Idhifa Combo Fails to Prolong Survival in Older Patients in Phase 3 Trial

Idhifa Combo Fails to Prolong Survival in Older Patients in Phase 3 Trial
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Idhifa (enasidenib), given alongside best supportive care, failed to prolong overall survival of older adults with relapsed or refractory acute myeloid leukemia (AML) carrying a mutation in the IDH2 gene, Phase 3 trial data show.

The main goal of the study, called IDHENTIFY (NCT02577406), was to determine if the combination of Idhifa and best supportive care would be superior to conventional treatments combining different chemotherapy agents with supportive care at prolonging the time these patients lived.

It evaluated Idhifa — an approved treatment for adults with advanced AML — in 319 patients, ages 60 and older, whose disease was refractory (resistant) to or who had relapsed after a second- or third-line therapy and who were positive for an IDH2 mutation.

Patients were randomly assigned to either Idhifa at 100 mg orally once daily, or to a conventional care regimen on continuous 28-day treatment cycles, for about seven months.

These regimens included best supportive care (BSC) only, azacitidine plus BSC, low-dose cytarabine plus BSC, or intermediate-dose cytarabine plus BSC.

Despite failing to meet the trial’s main goal, Idhifa’s safety profile was consistent with that reported in previous studies.

In light of these findings, Bristol Myers Squibb, the company now marketing Idhifa, stated it is planning to fully evaluate study data and will continue working with trial’s investigators to present detailed findings at an upcoming medical meeting.

“While we are disappointed by the outcome of the IDHENTIFY study, we remain confident in Idhifa’s established role as a treatment option for patients with relapsed or refractory AML with an IDH2 mutation and are grateful to all those who participated in the study,” Noah Berkowitz, MD, PhD, senior vice president of Global Clinical Development, and Hematology, at Bristol Myers Squibb, said in a press release.

“AML is one of the most difficult-to-treat blood cancers, and we’re committed to furthering our research and improving on the standards of care for patients living with this aggressive disease,” Berkowitz said.

Idhifa is the only FDA-approved therapy for patients with relapsed or refractory AML carrying a mutation in IDH2, which make up approximately 19% of all disease cases.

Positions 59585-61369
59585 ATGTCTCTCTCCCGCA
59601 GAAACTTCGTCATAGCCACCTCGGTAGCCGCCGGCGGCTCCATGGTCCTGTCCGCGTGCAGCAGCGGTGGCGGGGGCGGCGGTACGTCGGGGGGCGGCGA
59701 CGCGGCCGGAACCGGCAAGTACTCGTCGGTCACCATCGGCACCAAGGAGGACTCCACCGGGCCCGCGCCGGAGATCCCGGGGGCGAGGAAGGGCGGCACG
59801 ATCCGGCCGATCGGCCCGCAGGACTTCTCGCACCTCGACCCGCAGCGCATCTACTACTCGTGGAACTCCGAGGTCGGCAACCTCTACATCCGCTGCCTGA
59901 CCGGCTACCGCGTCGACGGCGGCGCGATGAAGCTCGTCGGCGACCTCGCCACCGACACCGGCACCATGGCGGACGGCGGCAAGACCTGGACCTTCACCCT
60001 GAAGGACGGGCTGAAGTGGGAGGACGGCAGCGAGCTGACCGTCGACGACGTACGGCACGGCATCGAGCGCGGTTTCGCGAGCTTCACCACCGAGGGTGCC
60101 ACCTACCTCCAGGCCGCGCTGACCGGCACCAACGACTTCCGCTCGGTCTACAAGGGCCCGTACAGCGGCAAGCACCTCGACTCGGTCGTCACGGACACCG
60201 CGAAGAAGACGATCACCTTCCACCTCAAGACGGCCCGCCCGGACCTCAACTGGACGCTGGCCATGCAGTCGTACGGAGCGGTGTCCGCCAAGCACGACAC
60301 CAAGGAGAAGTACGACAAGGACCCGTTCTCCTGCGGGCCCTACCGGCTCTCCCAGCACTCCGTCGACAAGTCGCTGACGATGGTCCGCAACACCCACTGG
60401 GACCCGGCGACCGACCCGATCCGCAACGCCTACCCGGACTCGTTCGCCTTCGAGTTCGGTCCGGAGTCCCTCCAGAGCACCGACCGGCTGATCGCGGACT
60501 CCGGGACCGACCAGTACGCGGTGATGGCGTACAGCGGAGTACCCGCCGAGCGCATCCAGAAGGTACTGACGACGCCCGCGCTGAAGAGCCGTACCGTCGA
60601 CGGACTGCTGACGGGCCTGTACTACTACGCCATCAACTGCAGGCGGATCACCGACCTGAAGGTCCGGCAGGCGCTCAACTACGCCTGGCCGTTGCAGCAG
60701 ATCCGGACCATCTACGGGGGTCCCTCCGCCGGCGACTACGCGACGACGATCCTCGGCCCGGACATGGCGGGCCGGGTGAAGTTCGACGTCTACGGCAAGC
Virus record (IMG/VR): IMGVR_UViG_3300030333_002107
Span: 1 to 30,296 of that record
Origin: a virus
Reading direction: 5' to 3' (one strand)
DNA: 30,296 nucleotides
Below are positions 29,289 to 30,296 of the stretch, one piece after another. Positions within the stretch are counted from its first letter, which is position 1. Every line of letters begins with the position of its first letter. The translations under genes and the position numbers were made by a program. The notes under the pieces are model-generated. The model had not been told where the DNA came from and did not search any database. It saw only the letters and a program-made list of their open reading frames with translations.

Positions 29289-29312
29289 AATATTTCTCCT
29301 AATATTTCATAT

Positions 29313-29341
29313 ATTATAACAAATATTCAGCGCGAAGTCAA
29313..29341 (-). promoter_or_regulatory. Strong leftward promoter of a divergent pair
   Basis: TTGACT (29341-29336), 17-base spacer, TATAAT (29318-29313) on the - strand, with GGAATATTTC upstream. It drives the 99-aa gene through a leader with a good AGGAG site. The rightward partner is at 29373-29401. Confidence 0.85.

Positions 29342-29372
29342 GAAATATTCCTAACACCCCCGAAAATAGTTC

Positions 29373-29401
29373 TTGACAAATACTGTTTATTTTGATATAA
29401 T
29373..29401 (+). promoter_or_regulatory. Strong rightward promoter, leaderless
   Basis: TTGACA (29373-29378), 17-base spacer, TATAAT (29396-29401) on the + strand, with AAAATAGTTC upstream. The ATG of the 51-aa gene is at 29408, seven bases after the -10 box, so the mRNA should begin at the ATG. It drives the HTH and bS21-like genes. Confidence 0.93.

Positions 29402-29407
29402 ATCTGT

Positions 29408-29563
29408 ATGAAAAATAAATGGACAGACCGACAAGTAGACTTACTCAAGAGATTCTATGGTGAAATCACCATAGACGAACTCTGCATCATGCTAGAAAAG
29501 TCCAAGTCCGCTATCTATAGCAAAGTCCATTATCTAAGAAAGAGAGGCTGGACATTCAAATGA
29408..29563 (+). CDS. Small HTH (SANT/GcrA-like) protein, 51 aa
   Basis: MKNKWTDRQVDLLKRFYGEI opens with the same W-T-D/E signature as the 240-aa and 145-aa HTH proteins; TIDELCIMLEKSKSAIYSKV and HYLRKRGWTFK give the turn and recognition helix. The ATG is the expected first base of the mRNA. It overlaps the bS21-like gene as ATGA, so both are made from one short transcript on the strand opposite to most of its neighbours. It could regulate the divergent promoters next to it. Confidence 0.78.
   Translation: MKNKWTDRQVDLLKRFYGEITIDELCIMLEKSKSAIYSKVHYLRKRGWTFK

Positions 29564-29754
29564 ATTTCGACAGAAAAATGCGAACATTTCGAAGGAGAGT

These mutations are thought to interfere with the process that allows immature blood cells to mature. As a result, instead of giving rise to healthy mature blood cells, young blood cells turn into malignant cancer cells.

Enasidenib, the therapy’s active ingredient, works by blocking the activity of the defective enzyme produced from the mutated copy of the IDH2 gene. By doing so, the therapy is expected not only to restore the normal process of blood cell differentiation, but also to inhibit the growth of existing cancer cells.

Idhifa has also been approved in Canada and Australia for the same indication.

Joana holds a BSc in Biology, a MSc in Evolutionary and Developmental Biology and a PhD in Biomedical Sciences from Universidade de Lisboa, Portugal. Her work has been focused on the impact of non-canonical Wnt signaling in the collective behavior of endothelial cells — cells that made up the lining of blood vessels — found in the umbilical cord of newborns.
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Ana holds a PhD in Immunology from the University of Lisbon and worked as a postdoctoral researcher at Instituto de Medicina Molecular (iMM) in Lisbon, Portugal. She graduated with a BSc in Genetics from the University of Newcastle and received a Masters in Biomolecular Archaeology from the University of Manchester, England. After leaving the lab to pursue a career in Science Communication, she served as the Director of Science Communication at iMM.
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Joana holds a BSc in Biology, a MSc in Evolutionary and Developmental Biology and a PhD in Biomedical Sciences from Universidade de Lisboa, Portugal. Her work has been focused on the impact of non-canonical Wnt signaling in the collective behavior of endothelial cells — cells that made up the lining of blood vessels — found in the umbilical cord of newborns.
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